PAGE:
Scalloped Tongue, What Does it Mean?

By: Jeffrey W. Horowitz, DMD, FAGD, D-ABDSM, D-ASBA

A scalloped tongue is characterized by wavy or rippled edges along its sides.

Scalloped tongues are usually not a cause of concern, but if left untreated, they can cause additional complications and symptoms that can harm your dental health.

Identifying bad oral habits and diagnosing certain medical conditions may also be made easier by a scalloped tongue.

Scalloped Tongue: Case Study

Let’s look over a case study from a patient I had with a scalloped tongue to help you in your diagnosis and treatment with future patients.

Patient Information:

  • 38-year-old white male presents for an initial dental exam
  • Medical history is positive for hypertension and G.E.R.D.
  • Dental/Perio Exam negative for pathology
  • Archform is narrow with a high palatal vault
  • Soft tissue exam positive for oro pharyngeal inflammation/edema

3 Primary Reasons for Tongue Scalloping

  1. A Large Tongue (Macroglossia)
  2. Small Dental Arches / Malposed Teeth (may be developmental or iatrogenic)
  3. A Combination of the Above

These patients are at higher risk for airway obstruction and further assessment of the airway is indicated.

Narrow Arches, High Palatal Vault

  • The tongue may be normal in size but forced to function within an undersized dental/skeletal archform.
  • Archforms may be underdeveloped from poor tongue posturing during childhood/adolescence. This is often initiated by early airway insufficiency.
  • Archforms may be undersized by reductive orthodontic therapies (Extraction/IPR) to correct crowding or through space closure

Big Tongues; The Tongue Level Can Be Graded

Type 1 – Tongue at rest with lateral border BELOW mandibular occlusal plane
Type 2 – Tongue at rest with lateral borders LEVEL WITH mandibular occlusal plane
Type 3 – Tongue at rest with lateral borders RESTING ON occlusal surfaces of mandibular teeth
Type 4 – Tongue at rest with lateral border COVERING ENTIRE occlusal surfaces of mandibular teeth

Pictured Above: Tongue Level 3 as tongue at rest covers occlusal surfaces of lower molars without fully covering the occlusal surfaces (type4). Type 3 and Type 4 tongues are risk factors for sleep-disordered breathing.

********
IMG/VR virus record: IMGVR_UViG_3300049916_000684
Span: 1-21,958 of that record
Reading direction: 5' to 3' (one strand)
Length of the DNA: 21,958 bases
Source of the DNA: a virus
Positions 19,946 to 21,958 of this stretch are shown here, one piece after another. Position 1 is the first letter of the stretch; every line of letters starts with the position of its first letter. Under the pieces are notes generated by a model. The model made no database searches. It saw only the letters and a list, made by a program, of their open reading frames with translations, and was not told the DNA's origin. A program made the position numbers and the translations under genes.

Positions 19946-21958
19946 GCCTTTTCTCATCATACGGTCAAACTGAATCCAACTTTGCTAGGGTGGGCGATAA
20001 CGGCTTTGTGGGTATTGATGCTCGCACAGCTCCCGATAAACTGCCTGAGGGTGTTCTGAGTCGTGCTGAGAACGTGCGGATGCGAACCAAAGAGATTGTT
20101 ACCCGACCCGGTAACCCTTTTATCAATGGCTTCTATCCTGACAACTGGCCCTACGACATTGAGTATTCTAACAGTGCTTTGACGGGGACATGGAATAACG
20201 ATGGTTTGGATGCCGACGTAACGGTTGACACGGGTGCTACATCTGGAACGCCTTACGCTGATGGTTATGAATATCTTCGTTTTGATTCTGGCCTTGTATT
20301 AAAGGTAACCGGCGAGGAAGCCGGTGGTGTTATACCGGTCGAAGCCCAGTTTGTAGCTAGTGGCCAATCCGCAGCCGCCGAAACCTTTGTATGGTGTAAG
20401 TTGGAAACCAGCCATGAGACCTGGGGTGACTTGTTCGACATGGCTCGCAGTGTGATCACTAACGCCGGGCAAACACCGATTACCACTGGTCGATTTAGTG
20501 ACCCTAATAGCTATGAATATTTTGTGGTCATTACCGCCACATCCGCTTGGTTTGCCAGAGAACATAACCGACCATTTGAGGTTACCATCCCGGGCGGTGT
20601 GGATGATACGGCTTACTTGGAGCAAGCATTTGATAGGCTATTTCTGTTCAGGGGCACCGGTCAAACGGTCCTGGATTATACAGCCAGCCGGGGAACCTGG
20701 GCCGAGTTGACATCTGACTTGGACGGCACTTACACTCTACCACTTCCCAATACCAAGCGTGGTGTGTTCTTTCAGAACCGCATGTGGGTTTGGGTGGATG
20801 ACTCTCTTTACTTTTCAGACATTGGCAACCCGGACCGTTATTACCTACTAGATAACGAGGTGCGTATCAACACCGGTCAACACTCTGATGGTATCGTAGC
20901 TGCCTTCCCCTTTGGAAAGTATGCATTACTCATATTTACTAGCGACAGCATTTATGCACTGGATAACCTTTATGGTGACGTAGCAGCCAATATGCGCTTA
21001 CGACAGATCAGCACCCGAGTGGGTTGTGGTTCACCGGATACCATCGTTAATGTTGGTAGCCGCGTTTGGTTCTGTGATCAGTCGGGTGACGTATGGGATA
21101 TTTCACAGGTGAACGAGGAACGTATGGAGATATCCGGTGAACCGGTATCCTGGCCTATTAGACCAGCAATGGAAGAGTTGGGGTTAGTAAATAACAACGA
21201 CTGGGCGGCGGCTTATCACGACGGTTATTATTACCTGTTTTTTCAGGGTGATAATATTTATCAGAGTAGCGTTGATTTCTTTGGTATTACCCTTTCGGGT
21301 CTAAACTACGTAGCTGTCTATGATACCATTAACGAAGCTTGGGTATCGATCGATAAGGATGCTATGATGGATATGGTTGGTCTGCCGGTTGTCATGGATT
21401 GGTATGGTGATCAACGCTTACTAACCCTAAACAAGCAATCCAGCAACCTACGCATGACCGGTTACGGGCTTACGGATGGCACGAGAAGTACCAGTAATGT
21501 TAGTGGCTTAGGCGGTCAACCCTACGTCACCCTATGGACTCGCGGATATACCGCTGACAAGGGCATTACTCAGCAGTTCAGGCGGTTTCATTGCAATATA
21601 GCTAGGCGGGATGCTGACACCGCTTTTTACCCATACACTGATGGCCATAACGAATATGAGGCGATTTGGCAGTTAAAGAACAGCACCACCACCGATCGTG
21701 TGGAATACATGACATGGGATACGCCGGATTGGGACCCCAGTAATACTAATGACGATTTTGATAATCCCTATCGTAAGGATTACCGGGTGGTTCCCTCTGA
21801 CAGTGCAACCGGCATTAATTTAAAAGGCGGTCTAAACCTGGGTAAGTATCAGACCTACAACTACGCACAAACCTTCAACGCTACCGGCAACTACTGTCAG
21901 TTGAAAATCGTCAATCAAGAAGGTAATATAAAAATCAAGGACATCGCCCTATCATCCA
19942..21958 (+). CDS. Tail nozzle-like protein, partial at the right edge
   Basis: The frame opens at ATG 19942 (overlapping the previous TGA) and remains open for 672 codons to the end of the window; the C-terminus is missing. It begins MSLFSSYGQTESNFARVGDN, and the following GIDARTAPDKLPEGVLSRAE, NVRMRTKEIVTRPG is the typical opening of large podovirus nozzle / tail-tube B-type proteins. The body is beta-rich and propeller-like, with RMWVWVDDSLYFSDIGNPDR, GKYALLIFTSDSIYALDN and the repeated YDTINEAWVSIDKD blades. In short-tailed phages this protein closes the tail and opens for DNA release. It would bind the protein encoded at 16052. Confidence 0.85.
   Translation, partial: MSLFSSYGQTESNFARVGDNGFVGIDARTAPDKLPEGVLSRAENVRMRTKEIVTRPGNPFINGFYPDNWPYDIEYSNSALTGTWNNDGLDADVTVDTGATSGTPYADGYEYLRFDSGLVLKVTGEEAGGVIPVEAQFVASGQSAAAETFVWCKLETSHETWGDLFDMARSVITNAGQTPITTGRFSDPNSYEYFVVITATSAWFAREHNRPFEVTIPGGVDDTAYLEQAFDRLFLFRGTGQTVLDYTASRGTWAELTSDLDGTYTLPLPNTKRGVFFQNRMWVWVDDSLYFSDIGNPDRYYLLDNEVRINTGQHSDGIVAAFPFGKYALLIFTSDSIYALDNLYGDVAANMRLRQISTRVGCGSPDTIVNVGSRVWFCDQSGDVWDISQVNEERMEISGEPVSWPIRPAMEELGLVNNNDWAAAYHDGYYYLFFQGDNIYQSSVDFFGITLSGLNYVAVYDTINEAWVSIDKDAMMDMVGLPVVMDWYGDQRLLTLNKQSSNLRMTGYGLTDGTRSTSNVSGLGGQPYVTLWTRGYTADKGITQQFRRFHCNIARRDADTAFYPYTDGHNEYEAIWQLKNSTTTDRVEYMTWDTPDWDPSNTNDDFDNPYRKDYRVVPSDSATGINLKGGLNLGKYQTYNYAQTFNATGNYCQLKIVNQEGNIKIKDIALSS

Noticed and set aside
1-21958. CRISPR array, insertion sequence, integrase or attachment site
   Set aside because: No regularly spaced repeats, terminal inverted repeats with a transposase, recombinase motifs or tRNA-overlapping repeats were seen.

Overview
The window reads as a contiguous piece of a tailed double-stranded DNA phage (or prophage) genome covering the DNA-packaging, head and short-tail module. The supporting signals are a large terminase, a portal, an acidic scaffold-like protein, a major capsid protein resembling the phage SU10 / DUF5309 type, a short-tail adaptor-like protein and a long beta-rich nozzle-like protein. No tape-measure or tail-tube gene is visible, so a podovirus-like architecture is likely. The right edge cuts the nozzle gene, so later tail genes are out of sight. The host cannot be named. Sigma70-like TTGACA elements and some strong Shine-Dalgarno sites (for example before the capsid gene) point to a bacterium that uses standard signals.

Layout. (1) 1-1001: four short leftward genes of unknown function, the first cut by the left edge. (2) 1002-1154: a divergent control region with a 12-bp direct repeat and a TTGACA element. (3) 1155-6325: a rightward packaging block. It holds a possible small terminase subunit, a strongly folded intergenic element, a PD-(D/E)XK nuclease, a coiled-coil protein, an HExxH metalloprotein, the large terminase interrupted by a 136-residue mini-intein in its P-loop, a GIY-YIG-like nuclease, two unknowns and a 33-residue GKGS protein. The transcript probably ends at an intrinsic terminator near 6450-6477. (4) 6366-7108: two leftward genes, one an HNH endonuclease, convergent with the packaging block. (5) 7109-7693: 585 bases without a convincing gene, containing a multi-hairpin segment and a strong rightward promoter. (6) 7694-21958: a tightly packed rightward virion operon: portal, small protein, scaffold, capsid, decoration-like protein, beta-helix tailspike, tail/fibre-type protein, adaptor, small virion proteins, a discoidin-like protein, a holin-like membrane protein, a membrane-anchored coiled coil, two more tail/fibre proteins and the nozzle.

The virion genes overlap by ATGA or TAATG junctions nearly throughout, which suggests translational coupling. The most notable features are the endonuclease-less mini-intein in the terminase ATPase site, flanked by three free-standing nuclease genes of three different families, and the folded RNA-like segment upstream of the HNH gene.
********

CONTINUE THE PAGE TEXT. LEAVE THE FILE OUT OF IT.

Compromised Tongue Space Can Lead To A Compromised Airway!

Further airway assessment is indicated to include the evaluation of other oro-pharyngeal structures. (soft palate, lateral pharyngeal walls, uvula, tonsils, and skeletal patterns.

Subjective questioning for snoring, gasping, sleep quality, and daytime sleepiness should be considered.

With any concern for airway disorders, referral to a well-trained sleep physician/dentist can lead to reduced medical risk and save lives. Once a sleep study is performed, sleep-disordered breathing can be confirmed or ruled out.

In Summary

The patient was confirmed to have severe sleep apnea after a home sleep study was diagnosed by a board-certified sleep physician.

The patient was successfully treated with a Mandibular Repositioning Appliance

A scalloped tongue is just one of many anatomic presentations that can easily be recognized by dental professionals as a risk factor for sleep-disordered breathing.

NEXT READ: The Importance of an Infection Control Coordinator

Photo by Andrea Piacquadio

Jeffrey W. Horowitz, DMD, FAGD, D-ABDSM, D-ASBA

Jeffrey W. Horowitz, DMD, FAGD, D-ABDSM, D-ASBA

Jeffrey W. Horowitz, DMD, FAGD, DABDSM, DASBA, is a graduate of the Medical University of South Carolina. In 1992, he founded the Carolina Center for Advanced Dentistry, a multidisciplinary group practice in the Conway/Myrtle Beach area. He is the founder and clinical director of Advanced Sleep and TMJ Centers, a member of the Academy of General Dentistry’s Dental Education Council, a mentor at the Kois Center, a lecturer for Catapult Education, and a Sleep Group Solutions instructor.